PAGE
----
So new bits and pieces are coming out and that's what the Democrats are focusing on.
WHITFIELD: So, Laura, you know, here we are just months before the first scheduled caucuses, primaries, 14 months before the election itself and talk of this inquiring into an inquiry for impeachment. Can such a proceeding actually be finished in time for either the primary's season or even general election?
BARRON-LOPEZ: Right. Well, that's the big question that a lot of Democrats who are facing difficult re-election campaigns in the House in particular, where they flipped red districts. That's the question that they have and they're concerned about that. They're worried that this will take most of the air, the oxygen, out of everything else that they're trying to work on and that it will dominate the news cycle and that their priorities will go unnoticed, which then could lead to them losing their re-election.
I don't see it really taking up much air in the presidential campaign, at least not yet. That could change as the House moves more aggressively in this direction.
WHITFIELD: And so, Jeff, you mentioned House Speaker Nancy Pelosi. She hasn't necessarily weighed in on this latest move come Wednesday, but potentially could there be backlash that the Democrats suffer by bringing up once again impeachment and if it only is talk about impeachment? And not really following through, how potentially damaging is that for Democrats?
MASON: Well, absolutely -- sure. Absolutely, there could be backlash and that's one of the reasons it's been so controversial within the party. There are some who have been gung-ho to do it and there have been some who would just like to have this basically decided by the electorate in the 2020 election. And Nancy Pelosi, so far, has seemed to be on that second course, although she has said she is open to seeing where the investigations lead.
But, yes, I mean, we also know that there could be backlash based on how the president has reacted to this. He has used the fact that Democrats are pursuing impeachment as a way to gin up his base. And, look, both sides, everybody knows this in politics, will need to get their respective voters and bases out in 2020. And this could be as mobilizing to Republicans as it is to Democrats.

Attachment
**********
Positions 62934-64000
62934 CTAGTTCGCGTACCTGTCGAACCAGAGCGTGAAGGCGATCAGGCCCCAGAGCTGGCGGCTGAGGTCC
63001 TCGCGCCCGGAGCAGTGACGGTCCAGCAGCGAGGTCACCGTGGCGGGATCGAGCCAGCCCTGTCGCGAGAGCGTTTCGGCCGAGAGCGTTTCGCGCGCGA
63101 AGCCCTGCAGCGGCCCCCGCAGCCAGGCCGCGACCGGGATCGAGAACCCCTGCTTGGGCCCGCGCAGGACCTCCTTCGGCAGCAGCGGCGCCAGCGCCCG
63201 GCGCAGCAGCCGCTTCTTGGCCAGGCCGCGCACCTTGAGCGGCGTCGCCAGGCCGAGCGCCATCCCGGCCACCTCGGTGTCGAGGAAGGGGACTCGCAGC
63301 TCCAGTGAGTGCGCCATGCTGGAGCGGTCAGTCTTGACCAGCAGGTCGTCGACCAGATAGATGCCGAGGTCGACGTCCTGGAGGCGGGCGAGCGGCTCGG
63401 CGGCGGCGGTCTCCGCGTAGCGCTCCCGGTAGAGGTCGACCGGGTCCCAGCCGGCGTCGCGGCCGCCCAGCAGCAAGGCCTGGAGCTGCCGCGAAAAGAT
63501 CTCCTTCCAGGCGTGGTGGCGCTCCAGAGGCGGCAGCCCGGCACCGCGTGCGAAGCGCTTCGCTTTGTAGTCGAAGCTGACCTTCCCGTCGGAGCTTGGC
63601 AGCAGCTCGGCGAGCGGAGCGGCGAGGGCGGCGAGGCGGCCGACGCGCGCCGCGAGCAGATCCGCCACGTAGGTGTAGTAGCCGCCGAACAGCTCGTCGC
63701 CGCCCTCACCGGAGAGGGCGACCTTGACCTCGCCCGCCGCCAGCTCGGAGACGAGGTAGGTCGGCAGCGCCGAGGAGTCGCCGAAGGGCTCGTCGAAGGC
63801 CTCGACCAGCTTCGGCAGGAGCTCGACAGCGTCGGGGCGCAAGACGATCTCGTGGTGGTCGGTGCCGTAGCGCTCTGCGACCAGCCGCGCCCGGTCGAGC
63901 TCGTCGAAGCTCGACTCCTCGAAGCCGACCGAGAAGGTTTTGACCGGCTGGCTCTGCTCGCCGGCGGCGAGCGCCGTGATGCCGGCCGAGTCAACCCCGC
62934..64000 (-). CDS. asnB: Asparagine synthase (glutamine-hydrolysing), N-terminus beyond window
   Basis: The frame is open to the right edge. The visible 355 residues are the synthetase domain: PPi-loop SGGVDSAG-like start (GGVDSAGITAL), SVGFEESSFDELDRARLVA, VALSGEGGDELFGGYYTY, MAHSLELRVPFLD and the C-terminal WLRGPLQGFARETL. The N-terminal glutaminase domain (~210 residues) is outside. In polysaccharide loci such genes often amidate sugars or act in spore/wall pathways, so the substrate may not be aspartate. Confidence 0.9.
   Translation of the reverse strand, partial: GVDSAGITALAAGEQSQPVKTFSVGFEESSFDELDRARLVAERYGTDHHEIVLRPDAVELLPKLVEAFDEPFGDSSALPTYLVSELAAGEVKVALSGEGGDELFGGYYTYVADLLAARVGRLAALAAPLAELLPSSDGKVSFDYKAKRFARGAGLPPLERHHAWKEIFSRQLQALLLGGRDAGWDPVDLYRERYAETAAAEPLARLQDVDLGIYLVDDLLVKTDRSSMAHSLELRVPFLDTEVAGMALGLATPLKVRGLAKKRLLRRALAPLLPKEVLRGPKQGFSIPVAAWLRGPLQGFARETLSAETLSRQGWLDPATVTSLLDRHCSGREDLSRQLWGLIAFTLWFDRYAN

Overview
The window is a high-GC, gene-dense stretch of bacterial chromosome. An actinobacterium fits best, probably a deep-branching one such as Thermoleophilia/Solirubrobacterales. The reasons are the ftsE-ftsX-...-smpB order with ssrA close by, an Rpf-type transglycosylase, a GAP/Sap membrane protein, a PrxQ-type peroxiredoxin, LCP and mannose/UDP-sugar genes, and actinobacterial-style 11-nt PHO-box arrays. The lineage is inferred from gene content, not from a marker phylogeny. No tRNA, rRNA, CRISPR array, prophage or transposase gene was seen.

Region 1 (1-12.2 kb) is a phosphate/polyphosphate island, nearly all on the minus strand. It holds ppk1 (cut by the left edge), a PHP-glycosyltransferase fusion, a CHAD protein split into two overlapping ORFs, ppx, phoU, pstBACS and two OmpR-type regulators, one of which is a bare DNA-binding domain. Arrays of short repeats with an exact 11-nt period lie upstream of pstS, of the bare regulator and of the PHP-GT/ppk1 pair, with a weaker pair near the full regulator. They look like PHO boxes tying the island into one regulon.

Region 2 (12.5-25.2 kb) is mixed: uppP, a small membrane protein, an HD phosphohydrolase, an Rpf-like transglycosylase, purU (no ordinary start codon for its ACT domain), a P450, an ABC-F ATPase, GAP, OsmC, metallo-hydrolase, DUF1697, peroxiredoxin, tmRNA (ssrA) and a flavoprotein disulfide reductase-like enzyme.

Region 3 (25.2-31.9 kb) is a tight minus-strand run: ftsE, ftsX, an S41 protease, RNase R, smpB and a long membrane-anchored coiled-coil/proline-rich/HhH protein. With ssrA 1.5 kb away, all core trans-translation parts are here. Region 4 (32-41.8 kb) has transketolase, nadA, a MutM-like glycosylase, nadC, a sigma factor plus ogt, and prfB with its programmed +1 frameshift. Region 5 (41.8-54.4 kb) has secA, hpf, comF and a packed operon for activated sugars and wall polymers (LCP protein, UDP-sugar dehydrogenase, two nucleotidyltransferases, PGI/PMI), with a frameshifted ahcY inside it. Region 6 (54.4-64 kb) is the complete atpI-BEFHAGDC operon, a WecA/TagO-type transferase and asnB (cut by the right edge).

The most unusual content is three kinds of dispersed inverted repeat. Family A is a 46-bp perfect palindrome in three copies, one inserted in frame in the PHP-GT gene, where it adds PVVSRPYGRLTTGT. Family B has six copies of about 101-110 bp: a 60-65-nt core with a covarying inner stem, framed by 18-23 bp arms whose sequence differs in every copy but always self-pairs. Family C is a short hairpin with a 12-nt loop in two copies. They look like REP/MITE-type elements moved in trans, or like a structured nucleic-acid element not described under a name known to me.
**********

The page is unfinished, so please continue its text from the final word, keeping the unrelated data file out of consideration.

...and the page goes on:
WHITFIELD: All right. Jeff Mason, Laura Barron-Lopez, we'll leave it there for now. Thanks to both of you. I appreciate it.
BARRON-LOPEZ: Thank you.
MASON: Thanks, Fred.
WHITFIELD: And later on this hour, I'll talk to former Illinois congressman and Republican presidential challenger Joe Walsh. He has some very strong words for his own party as well as for the president.
Coming up, a Connecticut mother of five missing for weeks. Now, her estranged husband facing charges linked to her case, well, is coming forward. Why he believes that she is actually still alive, next.
WHITFIELD: Another twist in the case of a missing mother of five in Connecticut. Police there re-arresting some of the key players in the investigation. Jennifer Dulos went missing back in May. Her estranged husband and his girlfriend have been charged with evidence tampering in an interview before his arrest, Fotis Dulos says he had nothing to do with his wife's disappearance and believes she's is alive despite apparent blood evidence police found in a vehicle police say he was driving.
(BEGIN VIDEO CLIP)
DENNIS MURPHY, MSNBC HOST: Fotis, did you have anything to do with Jennifer's disappearance?
FOTIS DULOS, HUSBAND OF MISSING CONNECTICUT MOTHER: I did not but I'd like to leave it at that.
MURPHY: All right. But you can say that much?
MURPHY: Do you believe Jennifer is alive?
DULOS: I do.
MURPHY: Against all circumstantial evidence or common understanding?
DULOS: I'd like not to discuss this --
MURPHY: But in your mind --
DULOS: Per my attorney's advice. So I couldn't --
MURPHY: I understand. But in your mind, she's alive?
(END VIDEO CLIP)
WHITFIELD: Brynn Gingras has been following this case.
BRYNN GINGRAS, CNN NATIONAL CORRESPONDENT: The appearance of normalcy for Fotis Dulos, where he's been spotted exercising and grocery shopping in this Connecticut community, but behind that normalcy, many questions. Dulos has posted bail twice on charges related to the disappearance of his estranged wife, Jennifer, who vanished on May 24th. Those charges, tampering with evidence and hindering prosecution.
Dulos' girlfriend, Michelle Troconis, has already pleaded not guilty to charges in the case.
Thursday, state police adding more charges of tampering with or fabricating physical evidence. She is free on bond, her lawyer did not immediately respond to CNN's request for comment.